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Staff Recruitment in Cambodia

Cambodia offers a young working population and more than 60% of the 16 million people are of working age. A key problem faced by foreign firms in Cambodia, however, is being able to recruit workers at the right skill level, with around half of those employed receiving only primary education. The Cambodian government has recognised this issue and is committed to improving the skills of Cambodian nationals, as set out in its first labour policy entitled the National Employment Policy (NEP) 2015-2025. Aside from improving the skills of its nationals, the Cambodia government permits employment of foreign workers, particularly for managers, technicians and skilled workers, if the required qualification and expertise are found not available in Cambodia.

The Ministry of Labour and Vocational Training (MLVT) is the official entity in charge of labour and employment. Cambodia’s Labour Law (1997) governs relations between employers and workers arising from employment contracts made within Cambodia. The key points on Cambodia’s labour law include:

  • All employers shall make a written declaration to the MLVT when establishing a company or business entity. Every employer must also make a declaration when hiring or dismissing, made in writing within 15 days at the latest after the date of hiring or dismissal.

  • Every employer of a company or business entity which employs at least eight workers must establish a set of internal regulations.

  • The working week is fixed at 48 hours per week and the minimum age of employment is 15 (or 18 in some cases).

  • Monthly minimum wage in 2017 is KHR612,000 (about US$153).

Social security rights are governed by the Law on Social Security Schemes (2002), which stipulates a mandatory social security system for private sector employees consisting of:

  • Employment Injury Insurance (EII) – provides coverage for work-related accidents and illnesses. This is the only social security right that has currently been implemented by the Government and payment is made to the National Social Security Fund. Current monthly contribution rates vary between KHR1,600 (US$0.4) to KHR8,000 (US$2).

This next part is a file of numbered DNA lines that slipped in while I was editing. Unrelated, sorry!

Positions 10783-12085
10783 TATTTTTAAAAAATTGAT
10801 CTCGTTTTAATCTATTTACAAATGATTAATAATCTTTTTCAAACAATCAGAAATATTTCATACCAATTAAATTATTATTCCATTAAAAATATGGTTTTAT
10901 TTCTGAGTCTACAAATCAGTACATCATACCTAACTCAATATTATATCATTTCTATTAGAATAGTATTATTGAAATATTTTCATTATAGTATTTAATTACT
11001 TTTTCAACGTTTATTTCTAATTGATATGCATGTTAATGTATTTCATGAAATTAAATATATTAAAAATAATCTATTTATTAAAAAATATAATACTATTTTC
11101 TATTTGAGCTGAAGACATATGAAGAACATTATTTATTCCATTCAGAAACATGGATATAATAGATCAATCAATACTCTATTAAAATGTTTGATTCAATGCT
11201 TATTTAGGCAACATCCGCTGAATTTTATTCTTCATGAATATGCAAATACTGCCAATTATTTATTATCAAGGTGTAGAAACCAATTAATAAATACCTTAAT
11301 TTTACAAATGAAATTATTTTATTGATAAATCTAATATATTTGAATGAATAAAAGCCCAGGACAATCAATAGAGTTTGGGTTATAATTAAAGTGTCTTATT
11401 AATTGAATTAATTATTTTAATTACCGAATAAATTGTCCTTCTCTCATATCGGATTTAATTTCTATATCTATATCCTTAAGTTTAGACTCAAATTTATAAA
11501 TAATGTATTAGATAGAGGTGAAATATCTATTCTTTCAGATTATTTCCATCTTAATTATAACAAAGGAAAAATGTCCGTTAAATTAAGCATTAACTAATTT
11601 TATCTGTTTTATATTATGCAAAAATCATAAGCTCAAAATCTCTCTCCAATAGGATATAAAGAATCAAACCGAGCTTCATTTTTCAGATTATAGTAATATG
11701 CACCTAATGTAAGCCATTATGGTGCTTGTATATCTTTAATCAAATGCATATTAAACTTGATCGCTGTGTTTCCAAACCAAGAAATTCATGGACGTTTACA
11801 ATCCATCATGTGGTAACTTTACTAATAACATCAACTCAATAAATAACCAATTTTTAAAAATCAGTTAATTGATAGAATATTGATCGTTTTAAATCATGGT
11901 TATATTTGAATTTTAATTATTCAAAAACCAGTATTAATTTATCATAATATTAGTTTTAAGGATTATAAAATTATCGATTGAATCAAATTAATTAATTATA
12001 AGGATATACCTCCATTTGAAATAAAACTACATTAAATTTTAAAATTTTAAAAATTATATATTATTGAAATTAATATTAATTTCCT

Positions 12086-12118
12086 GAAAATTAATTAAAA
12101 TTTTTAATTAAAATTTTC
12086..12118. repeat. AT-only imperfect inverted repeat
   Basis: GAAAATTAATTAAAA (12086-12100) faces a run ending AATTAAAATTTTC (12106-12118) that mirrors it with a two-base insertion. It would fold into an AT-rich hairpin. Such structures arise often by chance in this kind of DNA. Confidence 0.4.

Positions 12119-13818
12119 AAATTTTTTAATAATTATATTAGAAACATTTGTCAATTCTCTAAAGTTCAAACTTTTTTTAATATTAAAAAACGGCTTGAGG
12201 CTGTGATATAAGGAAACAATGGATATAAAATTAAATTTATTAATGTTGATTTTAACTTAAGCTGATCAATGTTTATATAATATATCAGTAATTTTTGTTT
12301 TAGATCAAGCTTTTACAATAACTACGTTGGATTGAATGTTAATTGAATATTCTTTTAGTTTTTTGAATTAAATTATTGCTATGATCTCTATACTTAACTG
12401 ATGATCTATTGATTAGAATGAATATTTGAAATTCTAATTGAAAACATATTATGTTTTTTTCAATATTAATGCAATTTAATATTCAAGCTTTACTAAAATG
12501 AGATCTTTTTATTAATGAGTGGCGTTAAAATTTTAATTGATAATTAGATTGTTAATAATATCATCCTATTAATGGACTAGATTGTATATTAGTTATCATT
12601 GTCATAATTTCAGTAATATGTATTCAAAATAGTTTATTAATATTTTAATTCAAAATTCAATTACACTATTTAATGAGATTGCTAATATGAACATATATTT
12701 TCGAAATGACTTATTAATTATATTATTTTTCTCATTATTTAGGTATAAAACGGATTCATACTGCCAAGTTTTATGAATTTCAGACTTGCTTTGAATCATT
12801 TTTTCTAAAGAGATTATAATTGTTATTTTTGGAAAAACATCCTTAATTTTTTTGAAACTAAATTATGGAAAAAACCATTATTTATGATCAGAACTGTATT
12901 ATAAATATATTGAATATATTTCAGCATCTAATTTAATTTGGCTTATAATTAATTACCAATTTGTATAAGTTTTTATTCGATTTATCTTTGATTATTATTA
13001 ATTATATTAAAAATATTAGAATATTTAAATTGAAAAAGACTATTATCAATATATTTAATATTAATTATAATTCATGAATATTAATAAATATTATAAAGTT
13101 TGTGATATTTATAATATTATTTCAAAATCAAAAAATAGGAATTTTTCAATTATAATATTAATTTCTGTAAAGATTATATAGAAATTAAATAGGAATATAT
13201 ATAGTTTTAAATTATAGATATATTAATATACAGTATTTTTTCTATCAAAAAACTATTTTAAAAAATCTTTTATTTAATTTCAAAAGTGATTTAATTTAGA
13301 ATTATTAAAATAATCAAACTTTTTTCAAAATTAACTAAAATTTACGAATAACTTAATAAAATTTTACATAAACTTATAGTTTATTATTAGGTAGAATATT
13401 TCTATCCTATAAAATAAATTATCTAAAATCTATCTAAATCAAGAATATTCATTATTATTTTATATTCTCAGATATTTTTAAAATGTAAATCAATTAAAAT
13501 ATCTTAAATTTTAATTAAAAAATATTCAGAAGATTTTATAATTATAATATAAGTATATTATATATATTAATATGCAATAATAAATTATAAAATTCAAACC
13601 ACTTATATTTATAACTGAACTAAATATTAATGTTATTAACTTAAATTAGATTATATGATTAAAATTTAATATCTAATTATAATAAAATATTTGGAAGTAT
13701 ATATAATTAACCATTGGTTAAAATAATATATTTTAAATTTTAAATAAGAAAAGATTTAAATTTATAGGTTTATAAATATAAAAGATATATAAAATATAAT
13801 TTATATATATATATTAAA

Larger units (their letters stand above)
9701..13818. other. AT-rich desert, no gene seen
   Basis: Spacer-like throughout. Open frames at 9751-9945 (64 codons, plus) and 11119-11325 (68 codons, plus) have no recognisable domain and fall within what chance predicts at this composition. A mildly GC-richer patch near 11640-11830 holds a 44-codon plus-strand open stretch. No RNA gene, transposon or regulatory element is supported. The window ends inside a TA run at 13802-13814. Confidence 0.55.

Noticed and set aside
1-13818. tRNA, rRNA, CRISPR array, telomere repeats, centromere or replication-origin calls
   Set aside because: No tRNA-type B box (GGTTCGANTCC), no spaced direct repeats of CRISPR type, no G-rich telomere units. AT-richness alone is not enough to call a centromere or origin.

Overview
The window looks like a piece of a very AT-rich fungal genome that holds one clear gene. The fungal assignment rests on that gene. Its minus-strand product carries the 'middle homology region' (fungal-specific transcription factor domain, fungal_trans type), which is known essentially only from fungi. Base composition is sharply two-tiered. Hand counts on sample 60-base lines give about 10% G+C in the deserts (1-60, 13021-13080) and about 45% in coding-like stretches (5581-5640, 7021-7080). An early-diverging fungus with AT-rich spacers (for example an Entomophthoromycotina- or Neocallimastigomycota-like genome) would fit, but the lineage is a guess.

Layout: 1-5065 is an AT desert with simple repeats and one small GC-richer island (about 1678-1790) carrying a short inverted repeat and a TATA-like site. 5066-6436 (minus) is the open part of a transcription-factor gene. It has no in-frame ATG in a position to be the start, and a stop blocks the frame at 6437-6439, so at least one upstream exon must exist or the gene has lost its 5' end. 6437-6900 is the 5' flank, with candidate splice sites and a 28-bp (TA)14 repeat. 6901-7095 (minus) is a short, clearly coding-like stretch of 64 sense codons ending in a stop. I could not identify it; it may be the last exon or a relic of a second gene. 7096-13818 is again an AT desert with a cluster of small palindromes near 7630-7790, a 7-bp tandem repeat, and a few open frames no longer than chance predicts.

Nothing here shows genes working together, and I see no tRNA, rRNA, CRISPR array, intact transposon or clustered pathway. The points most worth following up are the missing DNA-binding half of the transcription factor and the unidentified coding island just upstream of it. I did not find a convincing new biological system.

• Health Insurance Scheme – details on the timing and benefits of the governmental health coverage have not yet been determined. However, there is a pilot voluntary health insurance scheme for salaried workers in the garment industry. For participating factories the cost is estimated at US$1.6 per month per insured worker.

  • Pension Scheme – both workers and employers will contribute to support the pension fund. Similar to the EII, the pension scheme will be compulsory and will apply to all employees covered under the National Labour Law

For further information on these schemes, it is recommended to visit the National Social Security Fund website.

Workers in Cambodia are free to join trade unions, and the country’s union participation has increased significantly since the early 1990s. The Cambodian Federation of Employers and Business Associations (CAMFEBA) is the arch trade union officially recognised in Cambodia, while there are a number of minority trade unions. MLVT figures estimate that there were more than 3,000 trade unions in Cambodia in 2015, which was instrumental to the subsequent enactment of the Trade Union Law in May 2016, under which union formation and financial reporting requirements are outlined. Benefits aside, there remain concerns over this Law meeting the standards as set by organisations like the International Labor Organisation (ILO).


A Practical Guide to Doing Business in Cambodia

  1. Regulatory Environment
  2. Establishing a Presence
  3. Intellectual Property Protection
  4. Staff Recruitment
  5. Tax Considerations
  6. Import/Export Procedures
  7. Further information

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Content provided by Picture: HKTDC Research
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